The All Party Parliamentary Group for International Students held an event during ‘UKCISA Fest’ to celebrate international students day and discussed the experiences of international students from Nigeria, Germany, the USA amongst many others.
Paul Blomfied MP discussed how campaigning for the rights of international students has changed in recent years, and the risks and opportunities that are forthcoming – not least the new graduate route. The truly international nature of the UK’s higher education sector and the vital and vibrant role that international students play was emphasised by Paul.
Our Student Chair introduced the session and his journey from Germany to Sheffield (Paul’s constituency!) and his work as a UKCISA Ambassador for the EU – he knew Paul’s Shadow Ministerial brief on Brexit very well. His key point was around how information on visas and pre-settled status reaches EU students and how informed students are with regards to the end of the withdrawal arrangements, not least in relation to fee levels. He posed the question: will the UK offer remain competitive?
Our second student speaker from Manchester shared her story which was a little different to the usual route, in that she transferred from a university course abroad. Transferring was quite difficult and options were limited. Do we need more flexibility in this area of policy?
A key thread throughout the discussion was the gap between domestic and international fees, and the scholarships available on a country specific basis, particularly non-core markets for the UK.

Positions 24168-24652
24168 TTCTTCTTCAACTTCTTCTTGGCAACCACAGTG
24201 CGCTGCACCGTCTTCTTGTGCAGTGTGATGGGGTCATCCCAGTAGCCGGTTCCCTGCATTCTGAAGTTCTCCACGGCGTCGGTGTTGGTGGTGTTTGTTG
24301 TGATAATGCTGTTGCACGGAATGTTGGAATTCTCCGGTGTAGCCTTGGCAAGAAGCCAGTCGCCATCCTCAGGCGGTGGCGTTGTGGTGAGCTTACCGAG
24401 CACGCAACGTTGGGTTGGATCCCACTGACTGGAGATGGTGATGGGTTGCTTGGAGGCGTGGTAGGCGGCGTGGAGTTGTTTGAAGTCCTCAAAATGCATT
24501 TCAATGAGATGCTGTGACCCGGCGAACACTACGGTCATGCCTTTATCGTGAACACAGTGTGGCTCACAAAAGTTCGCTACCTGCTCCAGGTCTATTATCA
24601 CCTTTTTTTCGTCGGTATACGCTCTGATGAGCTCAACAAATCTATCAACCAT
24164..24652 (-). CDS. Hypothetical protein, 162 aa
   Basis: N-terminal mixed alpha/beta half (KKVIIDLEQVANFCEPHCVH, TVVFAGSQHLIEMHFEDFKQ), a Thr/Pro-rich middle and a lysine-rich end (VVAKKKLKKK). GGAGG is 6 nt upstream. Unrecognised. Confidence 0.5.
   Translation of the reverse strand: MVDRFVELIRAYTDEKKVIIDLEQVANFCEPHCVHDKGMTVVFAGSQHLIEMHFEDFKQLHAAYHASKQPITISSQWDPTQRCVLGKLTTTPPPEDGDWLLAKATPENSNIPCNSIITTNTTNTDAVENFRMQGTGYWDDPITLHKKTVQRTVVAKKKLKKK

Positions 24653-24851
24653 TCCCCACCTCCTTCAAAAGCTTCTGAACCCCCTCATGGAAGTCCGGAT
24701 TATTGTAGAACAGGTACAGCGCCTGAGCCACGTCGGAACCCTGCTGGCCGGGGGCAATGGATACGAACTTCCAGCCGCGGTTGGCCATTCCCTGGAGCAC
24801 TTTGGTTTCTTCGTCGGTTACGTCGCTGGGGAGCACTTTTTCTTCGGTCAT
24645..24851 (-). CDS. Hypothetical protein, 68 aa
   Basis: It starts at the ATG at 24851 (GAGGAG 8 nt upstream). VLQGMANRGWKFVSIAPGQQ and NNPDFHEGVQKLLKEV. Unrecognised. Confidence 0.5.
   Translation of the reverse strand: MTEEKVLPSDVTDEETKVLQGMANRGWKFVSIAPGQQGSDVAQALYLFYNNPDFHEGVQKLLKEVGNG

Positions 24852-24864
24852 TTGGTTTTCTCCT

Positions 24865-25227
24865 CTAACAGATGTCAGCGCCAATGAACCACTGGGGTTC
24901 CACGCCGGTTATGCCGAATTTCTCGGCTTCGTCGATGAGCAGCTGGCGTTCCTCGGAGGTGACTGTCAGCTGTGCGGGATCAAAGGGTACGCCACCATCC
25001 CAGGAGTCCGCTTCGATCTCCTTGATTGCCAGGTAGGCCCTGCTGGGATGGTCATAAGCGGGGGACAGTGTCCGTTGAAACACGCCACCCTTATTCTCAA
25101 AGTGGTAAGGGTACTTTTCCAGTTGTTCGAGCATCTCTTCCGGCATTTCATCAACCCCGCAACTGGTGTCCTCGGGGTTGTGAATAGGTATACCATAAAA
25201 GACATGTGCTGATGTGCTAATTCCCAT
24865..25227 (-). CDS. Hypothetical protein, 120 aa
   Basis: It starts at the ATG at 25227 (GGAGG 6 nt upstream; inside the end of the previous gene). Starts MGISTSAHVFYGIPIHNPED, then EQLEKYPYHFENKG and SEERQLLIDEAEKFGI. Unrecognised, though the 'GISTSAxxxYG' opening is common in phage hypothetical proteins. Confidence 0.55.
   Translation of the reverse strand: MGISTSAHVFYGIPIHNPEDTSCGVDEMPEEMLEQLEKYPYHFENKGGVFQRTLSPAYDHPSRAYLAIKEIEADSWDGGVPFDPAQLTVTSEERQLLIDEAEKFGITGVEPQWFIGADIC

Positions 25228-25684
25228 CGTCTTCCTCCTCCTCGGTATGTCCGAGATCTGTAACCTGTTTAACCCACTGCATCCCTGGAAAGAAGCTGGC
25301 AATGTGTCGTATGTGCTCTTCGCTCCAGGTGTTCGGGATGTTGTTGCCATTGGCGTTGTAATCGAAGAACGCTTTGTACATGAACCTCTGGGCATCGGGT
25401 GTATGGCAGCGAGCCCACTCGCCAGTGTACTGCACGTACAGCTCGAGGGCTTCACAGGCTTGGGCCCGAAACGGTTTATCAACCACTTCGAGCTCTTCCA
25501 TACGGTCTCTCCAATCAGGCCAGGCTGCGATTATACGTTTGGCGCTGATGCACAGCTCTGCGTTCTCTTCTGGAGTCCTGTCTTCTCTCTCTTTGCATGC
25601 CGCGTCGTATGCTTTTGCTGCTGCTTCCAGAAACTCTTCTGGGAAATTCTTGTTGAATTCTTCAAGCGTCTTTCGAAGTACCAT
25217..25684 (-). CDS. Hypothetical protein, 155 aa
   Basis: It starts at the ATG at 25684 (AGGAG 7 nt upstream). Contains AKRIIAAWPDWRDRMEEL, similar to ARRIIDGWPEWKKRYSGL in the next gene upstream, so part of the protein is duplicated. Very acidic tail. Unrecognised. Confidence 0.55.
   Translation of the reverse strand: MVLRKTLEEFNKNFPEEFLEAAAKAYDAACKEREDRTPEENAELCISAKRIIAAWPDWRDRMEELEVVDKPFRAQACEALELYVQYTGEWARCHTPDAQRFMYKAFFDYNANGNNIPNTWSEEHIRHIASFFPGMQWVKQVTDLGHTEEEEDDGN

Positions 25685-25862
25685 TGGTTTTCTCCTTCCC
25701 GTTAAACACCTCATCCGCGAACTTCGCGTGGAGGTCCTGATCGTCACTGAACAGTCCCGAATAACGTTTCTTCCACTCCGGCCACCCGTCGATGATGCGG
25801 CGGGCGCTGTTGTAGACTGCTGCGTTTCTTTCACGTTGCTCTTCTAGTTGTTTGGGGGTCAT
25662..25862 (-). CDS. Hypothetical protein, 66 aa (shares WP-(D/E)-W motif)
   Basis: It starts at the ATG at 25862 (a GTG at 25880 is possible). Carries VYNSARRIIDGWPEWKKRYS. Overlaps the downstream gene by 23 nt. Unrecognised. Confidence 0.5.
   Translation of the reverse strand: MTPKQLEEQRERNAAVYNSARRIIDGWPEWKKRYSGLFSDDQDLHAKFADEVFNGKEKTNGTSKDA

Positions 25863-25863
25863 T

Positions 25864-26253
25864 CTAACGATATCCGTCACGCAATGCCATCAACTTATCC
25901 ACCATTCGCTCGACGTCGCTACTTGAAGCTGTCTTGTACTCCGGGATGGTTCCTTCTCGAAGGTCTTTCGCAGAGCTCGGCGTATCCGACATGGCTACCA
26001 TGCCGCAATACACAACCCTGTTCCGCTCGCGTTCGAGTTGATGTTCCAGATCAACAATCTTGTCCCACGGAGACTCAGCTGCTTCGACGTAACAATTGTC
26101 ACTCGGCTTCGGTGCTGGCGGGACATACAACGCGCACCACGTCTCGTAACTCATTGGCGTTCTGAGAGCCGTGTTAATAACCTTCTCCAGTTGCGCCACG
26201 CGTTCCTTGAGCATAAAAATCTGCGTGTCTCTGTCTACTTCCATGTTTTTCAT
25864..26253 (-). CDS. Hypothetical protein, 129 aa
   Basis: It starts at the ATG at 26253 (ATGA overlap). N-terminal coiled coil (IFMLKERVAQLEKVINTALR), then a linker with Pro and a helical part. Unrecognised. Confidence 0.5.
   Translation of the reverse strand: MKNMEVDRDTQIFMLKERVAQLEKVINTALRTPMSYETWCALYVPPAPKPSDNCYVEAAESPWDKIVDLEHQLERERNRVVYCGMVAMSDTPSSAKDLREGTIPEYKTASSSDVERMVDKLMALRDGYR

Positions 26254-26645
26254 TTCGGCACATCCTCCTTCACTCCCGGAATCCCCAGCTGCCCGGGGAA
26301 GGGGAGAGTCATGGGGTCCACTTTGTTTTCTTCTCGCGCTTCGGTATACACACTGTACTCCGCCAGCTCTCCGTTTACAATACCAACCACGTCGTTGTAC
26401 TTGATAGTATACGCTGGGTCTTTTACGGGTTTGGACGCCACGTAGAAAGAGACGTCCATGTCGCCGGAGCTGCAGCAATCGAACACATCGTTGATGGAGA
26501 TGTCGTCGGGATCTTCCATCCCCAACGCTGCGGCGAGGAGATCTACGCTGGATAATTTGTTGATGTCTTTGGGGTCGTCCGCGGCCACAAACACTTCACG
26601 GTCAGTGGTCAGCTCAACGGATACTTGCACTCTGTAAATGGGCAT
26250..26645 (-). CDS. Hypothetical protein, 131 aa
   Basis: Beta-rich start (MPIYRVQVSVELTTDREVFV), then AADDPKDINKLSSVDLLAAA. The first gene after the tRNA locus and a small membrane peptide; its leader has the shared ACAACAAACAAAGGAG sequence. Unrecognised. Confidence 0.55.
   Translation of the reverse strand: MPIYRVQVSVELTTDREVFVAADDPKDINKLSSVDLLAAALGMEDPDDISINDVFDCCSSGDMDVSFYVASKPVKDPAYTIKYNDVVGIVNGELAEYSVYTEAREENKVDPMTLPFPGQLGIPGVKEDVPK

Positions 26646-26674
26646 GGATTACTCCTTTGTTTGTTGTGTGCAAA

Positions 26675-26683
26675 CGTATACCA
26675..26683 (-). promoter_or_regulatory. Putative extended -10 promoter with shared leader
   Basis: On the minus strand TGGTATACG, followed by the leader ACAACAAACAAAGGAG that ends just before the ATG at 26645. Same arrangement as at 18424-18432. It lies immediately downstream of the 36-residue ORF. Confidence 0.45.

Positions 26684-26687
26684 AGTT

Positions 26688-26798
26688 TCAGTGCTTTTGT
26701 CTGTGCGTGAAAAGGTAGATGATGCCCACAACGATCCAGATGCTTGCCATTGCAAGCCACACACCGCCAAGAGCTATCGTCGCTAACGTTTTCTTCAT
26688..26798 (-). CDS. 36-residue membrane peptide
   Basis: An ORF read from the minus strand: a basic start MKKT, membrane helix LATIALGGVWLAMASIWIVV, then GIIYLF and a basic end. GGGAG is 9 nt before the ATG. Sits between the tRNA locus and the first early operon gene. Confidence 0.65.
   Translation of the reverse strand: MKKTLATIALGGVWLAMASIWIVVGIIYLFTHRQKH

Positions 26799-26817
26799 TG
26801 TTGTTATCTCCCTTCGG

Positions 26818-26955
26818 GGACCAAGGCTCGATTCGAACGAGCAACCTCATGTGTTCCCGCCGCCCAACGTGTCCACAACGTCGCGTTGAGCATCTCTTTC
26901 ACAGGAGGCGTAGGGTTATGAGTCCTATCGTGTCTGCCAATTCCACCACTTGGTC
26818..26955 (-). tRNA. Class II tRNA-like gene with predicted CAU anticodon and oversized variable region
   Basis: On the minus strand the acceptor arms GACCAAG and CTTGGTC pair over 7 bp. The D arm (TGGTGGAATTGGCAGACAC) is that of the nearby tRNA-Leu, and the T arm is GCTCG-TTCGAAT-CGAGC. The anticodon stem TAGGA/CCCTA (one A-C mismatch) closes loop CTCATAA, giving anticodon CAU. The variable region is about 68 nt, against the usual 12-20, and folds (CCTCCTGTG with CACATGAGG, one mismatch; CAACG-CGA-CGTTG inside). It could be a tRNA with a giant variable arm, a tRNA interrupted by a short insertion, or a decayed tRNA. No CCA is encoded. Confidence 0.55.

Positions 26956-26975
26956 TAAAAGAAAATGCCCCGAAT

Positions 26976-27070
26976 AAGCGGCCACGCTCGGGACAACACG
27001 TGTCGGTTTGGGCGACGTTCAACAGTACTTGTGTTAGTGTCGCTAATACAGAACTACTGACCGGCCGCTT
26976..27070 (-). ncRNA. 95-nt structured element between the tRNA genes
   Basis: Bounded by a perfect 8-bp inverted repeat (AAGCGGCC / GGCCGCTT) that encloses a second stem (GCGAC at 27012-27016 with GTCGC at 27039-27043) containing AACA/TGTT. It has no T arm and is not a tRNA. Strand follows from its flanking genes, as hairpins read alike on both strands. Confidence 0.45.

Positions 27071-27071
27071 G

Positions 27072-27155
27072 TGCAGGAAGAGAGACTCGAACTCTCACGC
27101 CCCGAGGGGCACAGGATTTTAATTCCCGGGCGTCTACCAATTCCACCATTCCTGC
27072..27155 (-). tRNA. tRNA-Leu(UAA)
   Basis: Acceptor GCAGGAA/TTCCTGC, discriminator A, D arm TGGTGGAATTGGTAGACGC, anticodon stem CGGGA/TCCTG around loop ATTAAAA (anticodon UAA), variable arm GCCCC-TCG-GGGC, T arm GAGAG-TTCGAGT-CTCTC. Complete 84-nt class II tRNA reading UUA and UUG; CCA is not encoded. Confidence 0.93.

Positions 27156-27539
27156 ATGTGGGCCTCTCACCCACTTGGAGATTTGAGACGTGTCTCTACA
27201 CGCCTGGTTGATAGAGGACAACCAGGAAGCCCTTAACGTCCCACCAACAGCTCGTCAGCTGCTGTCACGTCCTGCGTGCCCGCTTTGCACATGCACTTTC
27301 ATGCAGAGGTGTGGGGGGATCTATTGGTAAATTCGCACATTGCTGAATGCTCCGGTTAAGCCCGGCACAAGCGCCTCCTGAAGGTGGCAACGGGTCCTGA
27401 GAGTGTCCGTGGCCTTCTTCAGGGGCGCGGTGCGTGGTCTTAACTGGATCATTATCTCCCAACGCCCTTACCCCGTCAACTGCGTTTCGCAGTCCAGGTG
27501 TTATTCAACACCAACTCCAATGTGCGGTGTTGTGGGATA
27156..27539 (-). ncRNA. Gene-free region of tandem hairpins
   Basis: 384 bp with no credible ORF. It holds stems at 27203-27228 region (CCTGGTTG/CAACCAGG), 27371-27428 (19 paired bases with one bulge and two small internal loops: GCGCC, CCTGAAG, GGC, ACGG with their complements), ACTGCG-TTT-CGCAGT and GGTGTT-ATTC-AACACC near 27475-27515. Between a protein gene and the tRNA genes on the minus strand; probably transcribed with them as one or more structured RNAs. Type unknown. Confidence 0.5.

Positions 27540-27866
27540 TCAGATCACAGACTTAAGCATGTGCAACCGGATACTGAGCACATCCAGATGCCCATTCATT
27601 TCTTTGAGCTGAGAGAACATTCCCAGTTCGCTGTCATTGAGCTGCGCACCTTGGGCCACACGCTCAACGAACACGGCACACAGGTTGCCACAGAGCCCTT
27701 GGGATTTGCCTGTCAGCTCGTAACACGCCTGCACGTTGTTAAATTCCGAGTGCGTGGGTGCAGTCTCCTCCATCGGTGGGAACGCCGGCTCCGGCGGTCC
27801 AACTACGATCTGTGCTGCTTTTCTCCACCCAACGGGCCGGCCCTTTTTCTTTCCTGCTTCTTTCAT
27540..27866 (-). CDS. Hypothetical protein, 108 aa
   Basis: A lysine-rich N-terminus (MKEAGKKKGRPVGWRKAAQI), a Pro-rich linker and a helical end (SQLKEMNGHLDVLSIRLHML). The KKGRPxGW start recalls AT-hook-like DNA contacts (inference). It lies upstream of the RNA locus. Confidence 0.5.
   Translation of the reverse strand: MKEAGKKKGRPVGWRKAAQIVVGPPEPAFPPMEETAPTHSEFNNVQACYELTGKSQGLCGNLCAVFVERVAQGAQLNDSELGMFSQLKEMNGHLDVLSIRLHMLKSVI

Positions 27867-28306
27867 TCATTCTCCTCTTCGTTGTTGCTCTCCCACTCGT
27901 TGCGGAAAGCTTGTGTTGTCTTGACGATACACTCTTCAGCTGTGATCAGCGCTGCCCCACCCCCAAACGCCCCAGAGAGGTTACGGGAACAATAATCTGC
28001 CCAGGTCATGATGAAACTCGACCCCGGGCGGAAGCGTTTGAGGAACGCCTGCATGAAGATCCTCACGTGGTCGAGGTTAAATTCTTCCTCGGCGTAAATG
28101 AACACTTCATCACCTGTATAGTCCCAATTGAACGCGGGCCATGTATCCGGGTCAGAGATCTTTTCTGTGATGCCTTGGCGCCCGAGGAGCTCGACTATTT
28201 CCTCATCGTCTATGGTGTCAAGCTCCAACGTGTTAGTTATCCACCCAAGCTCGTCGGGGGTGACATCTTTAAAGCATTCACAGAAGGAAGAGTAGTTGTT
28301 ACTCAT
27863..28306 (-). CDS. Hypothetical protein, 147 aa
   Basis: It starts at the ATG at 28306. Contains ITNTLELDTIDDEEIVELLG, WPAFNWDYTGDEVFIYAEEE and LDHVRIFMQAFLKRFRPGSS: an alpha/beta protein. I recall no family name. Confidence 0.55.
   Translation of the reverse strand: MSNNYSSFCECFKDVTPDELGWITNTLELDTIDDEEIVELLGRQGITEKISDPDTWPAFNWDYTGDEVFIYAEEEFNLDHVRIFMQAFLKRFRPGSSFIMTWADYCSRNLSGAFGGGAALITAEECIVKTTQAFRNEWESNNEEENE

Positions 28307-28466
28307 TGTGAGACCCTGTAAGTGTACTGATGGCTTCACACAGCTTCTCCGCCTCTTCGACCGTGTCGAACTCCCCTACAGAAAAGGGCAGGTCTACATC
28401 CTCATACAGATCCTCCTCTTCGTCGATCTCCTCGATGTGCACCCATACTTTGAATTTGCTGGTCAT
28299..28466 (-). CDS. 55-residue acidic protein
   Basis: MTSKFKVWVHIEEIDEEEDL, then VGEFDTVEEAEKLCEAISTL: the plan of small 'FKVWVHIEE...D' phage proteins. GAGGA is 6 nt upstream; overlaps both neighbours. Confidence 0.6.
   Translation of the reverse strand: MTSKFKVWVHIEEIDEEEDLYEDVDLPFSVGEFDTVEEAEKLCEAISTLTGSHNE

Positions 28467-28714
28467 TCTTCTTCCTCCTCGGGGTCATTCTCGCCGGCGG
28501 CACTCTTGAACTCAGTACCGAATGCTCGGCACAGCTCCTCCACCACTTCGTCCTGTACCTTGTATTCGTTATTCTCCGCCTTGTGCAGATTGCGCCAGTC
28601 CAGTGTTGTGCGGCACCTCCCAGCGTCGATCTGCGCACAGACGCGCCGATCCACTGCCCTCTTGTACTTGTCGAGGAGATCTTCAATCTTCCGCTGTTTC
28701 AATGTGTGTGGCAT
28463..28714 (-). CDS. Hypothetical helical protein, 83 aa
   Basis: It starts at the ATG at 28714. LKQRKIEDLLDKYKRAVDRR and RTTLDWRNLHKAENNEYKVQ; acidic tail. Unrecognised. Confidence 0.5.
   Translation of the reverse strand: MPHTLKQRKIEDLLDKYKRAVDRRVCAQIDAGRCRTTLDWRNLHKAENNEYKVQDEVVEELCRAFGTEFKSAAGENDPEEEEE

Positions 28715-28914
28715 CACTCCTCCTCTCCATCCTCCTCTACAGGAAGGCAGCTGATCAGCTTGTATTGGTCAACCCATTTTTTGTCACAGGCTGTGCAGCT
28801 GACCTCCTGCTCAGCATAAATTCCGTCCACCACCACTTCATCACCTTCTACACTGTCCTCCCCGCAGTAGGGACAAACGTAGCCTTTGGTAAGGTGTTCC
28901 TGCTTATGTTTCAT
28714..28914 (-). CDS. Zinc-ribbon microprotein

Regarding the experience of a Nigerian student, she emphasised the continued importance of English common law. She found the voluntary opportunities open to here during her study as invaluable and a deeply rewarding experience. She believes that international students are adaptable and highly proactive and allowing them diverse and challenging opportunities to volunteer and work should be a key area of focus for the UK.
Our next student speaker who is studying in Wales reminded the attendees of the regional impact of international students – supporting universities in all parts of the UK and across the nations. The speaker believed that the sector should focus on how international students can act on a consultancy and commercial basis to local firms – adding to their education, and contributing to the local economy. International student employability must be front and centre of any policy reforms going forward and our final speaker put forward a softer touch approach on voluntary activities and work – reminding attendees that international students often study abroad because they want to become ‘global citizens’ and to carve out an international career.
Speakers spoke warmly of their experience in the UK and showed an appreciation for the political issues relating to leaving the EU. However, they encourage the Government and sector bodies to continue to promote the UK as a destination and to value the role of international students – to the economy, society and culture across the UK.
The Group’s parliamentary officers reiterated this point and discussed that how we think about, catalogue, and value the contribution of international students should be a priority for its activities going forward. Ben Lake MP spoke about his experience growing up in Wales where the universities contributed hugely to the diversity of the community and economy – his personal contribution resonated with our student contributors. Stephen Timms MP spoke about the crucial importance of universities in showing flexibility on fees and other support available for international students who may have lost a source of income due to the pandemic and restrictions placed on individuals.
Lord Bilimoria wrapped up the event by saying that higher education and international students in the UK are not only about being ‘the best in the world’ but the ‘best for the world’ also – opportunities for international students to ‘give back’ must be prioritised in the future.
More information about International Students Day can be found here.
Details of the ‘UKCISA Fest’ can be found here.
- Posted by Exporting Education UK
- On 17/11/2020